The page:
As energy stocks are getting beaten up, many investors may be tempted to switch into gold stocks. After all, gold is often what people switch into when they’re most scared. But is gold really a safe place to hide?
Well, not really. Below we’ll take a look at why the oil price slide may be really bad for gold companies, using Barrick Gold Corp. (TSX: ABX)(NYSE: ABX) as an example.
Why cheap oil is bad for the gold price
Let’s take a look at why gold prices have continued to languish in 2014.
First of all, investors have gotten scared by instability in emerging markets. Meanwhile, the U.S. economy has been performing well – GDP grew by 3.5% last quarter, and budget deficits are down — so investors have been buying U.S. dollars. And generally a stronger dollar causes the gold price to go down.
Secondly, inflation has come in much lower than many initially feared – over the past 12 months, core inflation in the U.S. was only 1.8%. And remember, gold tends to do well when people are fearful of inflation.
So let’s take a look at what energy’s fall means in this context. First of all, it will trigger even more instability in many emerging markets. Countries like Iran, Venezuela, and Russia are in particular trouble. Meanwhile, lower gas prices will put much-needed dollars in Americans’ pockets. So low oil prices should help the American economy, and make the U.S. dollar even stronger.
Secondly, low energy prices will help lower manufacturing costs in the United States and around the world. So not only will gas prices be cheaper, but the price of other products will be held back too. In other words, inflation should be held in check.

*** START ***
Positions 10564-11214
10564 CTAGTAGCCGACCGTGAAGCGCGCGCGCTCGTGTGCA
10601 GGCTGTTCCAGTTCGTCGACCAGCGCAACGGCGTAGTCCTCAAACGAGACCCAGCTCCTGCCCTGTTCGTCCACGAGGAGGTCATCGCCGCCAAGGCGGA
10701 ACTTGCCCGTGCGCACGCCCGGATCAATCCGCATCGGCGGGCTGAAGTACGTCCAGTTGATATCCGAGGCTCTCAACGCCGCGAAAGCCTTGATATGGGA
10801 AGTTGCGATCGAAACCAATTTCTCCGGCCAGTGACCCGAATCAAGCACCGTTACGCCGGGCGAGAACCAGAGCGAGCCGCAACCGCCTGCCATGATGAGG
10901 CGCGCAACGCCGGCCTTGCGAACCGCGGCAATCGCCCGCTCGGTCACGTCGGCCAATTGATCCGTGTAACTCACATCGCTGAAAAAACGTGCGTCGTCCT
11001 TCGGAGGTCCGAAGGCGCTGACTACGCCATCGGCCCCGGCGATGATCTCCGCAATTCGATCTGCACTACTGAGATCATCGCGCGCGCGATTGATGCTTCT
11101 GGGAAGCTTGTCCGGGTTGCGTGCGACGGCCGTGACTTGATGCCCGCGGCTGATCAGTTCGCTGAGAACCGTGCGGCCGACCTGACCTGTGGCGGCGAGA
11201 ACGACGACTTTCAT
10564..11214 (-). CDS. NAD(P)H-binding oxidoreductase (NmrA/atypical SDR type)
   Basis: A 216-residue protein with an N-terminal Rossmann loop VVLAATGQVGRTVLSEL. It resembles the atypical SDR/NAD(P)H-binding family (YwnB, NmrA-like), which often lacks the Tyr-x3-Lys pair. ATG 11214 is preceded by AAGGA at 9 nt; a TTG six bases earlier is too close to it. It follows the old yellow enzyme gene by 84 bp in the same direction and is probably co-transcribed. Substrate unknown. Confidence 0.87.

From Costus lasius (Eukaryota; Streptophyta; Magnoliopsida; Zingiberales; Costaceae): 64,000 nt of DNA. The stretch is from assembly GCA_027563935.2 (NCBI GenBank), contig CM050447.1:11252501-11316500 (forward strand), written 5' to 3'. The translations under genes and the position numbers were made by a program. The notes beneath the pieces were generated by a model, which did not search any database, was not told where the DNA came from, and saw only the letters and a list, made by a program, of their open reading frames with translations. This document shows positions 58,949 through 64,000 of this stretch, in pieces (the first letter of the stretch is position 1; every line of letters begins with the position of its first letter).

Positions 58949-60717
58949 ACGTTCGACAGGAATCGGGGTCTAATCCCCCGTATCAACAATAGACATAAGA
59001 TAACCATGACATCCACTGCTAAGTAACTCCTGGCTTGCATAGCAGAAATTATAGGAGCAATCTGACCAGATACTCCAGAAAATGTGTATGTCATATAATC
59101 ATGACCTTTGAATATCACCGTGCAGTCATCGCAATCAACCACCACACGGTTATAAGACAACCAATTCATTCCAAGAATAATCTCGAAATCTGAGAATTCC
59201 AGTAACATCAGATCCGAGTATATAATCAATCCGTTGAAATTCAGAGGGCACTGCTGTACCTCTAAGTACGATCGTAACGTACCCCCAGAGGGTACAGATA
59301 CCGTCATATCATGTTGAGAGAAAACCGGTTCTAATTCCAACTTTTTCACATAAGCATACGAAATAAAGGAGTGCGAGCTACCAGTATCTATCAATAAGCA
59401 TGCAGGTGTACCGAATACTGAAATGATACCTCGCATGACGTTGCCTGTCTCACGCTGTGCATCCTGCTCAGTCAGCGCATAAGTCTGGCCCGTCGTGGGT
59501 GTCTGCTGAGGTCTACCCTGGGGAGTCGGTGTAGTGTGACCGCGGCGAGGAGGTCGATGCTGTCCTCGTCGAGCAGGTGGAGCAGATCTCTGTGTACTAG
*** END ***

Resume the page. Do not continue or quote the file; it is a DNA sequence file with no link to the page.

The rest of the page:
To sum up, the low price of oil does no favours for the gold price.
Is Barrick ready for lower gold prices?
To give Barrick credit, it has done a lot of things right in the past year and a half. Costs have been cut, assets have been sold, and the company genuinely seems to have more discipline.
That being said, the company can’t really afford to have the gold price decline much further. To illustrate, let’s look at what happens if the shiny metal drops to US$1,000 per ounce.
Barrick plans to produce 6.2 million ounces of gold this year, at an average cost of $900. So if gold trades for US$1000, then that’s $100 of profit per ounce, or $600 million in total. Unfortunately, that doesn’t even cover finance costs of $800 million.
Given oil’s decline, Barrick is obviously an extremely risky investment. You’re better off avoiding the shares.
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This article represents the opinion of the writer, who may disagree with the “official” recommendation position of a Motley Fool premium service or advisor. We’re Motley! Questioning an investing thesis — even one of our own — helps us all think critically about investing and make decisions that help us become smarter, happier, and richer, so we sometimes publish articles that may not be in line with recommendations, rankings or other content.
Fool contributor Benjamin Sinclair has no position in any stocks mentioned.